I am going to remember that as I pray tonight — that Jesus loves me so much that He even peered into the depths of hopelessness for my sake, so that he would be "touched with the feeling of [my] infirmities." I will also ask Him for the grace of being able to look beyond my own infirmities and show others that same empathetic love that He shows me.

Gilbert Nails It

"Virtue is not the absence of vices or the avoidance of moral dangers; virtue is a vivid and separate thing, like pain or a particular smell. Mercy does not mean not being cruel, or sparing people revenge or punishment; it means a plain and positive thing like the sun, which one has either seen or not seen.

"Chastity does not mean abstention from sexual wrong; it means something flaming, like Joan of Arc."

— G.K. Chesterton, "A Piece of Chalk"

Thursday, October 12, 2006

Wednesday, October 11, 2006


[Post removed by popular demand.]

Across the Street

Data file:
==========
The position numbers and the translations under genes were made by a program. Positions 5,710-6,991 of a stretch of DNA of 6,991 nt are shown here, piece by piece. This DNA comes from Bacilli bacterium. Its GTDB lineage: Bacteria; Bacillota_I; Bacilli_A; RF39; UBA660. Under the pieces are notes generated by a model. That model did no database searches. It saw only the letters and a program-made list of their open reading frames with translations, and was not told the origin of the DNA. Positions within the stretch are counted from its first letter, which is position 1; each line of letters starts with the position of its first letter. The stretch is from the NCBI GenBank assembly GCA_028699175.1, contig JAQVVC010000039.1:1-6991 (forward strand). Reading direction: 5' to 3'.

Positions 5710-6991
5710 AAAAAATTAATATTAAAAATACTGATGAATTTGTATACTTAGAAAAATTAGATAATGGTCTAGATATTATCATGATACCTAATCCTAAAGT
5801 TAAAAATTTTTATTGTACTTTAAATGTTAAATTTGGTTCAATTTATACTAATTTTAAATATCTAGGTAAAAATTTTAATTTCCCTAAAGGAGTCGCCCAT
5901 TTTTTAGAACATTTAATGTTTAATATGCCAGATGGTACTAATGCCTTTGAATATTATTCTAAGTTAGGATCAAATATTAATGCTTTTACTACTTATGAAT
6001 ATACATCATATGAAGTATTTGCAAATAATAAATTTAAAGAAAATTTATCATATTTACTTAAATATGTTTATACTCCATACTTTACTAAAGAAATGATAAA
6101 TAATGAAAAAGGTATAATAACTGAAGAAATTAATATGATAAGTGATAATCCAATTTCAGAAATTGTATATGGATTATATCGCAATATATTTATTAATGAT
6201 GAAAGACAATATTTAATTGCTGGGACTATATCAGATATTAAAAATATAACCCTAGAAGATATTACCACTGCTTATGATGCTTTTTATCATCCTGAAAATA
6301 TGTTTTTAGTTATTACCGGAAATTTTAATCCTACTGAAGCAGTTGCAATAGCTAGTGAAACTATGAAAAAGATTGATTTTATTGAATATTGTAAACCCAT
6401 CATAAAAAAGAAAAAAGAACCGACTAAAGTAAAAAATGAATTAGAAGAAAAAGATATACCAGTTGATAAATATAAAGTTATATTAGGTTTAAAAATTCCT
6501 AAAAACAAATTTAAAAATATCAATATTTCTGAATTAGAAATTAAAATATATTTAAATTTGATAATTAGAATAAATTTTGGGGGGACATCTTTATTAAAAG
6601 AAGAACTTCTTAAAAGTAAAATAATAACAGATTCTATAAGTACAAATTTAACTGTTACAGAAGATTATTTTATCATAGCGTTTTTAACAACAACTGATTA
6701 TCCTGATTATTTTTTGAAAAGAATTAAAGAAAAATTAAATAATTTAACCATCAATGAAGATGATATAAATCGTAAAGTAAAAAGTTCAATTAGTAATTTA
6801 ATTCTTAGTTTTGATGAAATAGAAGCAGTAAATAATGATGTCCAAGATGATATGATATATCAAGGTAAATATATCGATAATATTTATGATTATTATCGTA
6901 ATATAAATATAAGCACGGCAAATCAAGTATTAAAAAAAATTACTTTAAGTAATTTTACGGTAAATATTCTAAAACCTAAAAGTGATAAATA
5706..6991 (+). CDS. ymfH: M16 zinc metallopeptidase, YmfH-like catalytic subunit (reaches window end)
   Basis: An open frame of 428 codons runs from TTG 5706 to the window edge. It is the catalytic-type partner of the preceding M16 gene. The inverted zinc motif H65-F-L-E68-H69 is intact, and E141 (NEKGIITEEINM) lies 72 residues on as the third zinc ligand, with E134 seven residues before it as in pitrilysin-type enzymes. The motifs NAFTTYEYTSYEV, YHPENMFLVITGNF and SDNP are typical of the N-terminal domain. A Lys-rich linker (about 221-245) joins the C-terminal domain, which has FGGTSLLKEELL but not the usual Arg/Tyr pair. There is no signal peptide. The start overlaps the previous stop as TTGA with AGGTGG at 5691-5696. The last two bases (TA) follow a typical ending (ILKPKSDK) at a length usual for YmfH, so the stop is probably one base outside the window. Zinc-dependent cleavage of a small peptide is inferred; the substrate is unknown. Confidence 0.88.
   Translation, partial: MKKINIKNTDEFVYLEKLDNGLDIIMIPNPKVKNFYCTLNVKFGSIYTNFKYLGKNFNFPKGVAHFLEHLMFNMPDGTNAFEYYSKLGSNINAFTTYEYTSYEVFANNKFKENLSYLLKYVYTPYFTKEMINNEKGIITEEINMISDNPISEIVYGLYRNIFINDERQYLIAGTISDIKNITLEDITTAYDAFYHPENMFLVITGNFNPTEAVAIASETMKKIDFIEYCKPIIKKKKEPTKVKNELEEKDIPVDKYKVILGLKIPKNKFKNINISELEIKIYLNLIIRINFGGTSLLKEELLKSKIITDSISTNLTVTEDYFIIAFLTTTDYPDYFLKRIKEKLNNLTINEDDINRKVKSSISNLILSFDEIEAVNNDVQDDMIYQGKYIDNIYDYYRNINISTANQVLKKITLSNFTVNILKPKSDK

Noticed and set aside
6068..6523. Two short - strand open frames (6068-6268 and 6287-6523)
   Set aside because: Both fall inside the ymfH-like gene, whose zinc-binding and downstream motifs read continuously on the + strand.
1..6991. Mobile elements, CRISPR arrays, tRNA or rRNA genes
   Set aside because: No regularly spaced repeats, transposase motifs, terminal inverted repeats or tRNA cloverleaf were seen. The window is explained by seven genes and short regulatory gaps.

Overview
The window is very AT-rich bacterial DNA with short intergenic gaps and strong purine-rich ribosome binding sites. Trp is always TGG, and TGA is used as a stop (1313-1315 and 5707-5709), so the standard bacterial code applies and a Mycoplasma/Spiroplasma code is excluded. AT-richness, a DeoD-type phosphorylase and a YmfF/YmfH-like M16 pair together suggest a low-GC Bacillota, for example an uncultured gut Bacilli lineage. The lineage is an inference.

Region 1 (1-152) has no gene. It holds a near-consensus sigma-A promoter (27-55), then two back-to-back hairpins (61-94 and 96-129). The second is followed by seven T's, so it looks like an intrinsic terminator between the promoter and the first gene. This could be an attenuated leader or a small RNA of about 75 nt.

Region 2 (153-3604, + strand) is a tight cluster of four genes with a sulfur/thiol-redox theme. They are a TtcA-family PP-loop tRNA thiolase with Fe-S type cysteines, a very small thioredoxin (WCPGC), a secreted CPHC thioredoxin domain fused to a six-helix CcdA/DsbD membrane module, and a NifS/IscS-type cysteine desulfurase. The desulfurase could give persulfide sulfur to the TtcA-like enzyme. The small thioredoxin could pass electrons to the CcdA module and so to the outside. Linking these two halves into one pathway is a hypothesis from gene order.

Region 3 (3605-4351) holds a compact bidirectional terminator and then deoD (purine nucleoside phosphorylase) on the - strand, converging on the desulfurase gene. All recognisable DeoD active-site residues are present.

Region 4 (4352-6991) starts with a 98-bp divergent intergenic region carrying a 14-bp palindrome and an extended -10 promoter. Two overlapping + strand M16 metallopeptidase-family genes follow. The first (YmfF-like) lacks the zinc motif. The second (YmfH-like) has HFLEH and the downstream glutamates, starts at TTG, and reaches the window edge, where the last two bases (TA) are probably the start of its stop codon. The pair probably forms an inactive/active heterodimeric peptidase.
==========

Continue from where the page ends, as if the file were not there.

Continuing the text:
By Guestblogger 
Dennis Schenkel

[The following is cross-posted from Dennis Schenkel's Vita Mea blog. Dennis is a Catholic seminarian. The prayerful, nonconfrontational approach to witnessing outside abortion clinics that he describes is practiced in many cities by Helpers of God's Precious Infants. — Dawn]

I'm interested in thoughtful opinions on something.

This past Friday, 34 seminarians fasted from lunch for women who were considering abortion so that the money that would have been spent on lunch could be sent to the Pregnancy Resource Center in Louisville, KY. Then on Saturday morning, 9 of us went to Louisville to pray the rosary at the abortion facility and be prayerful witnesses to the truth of the goodness of life.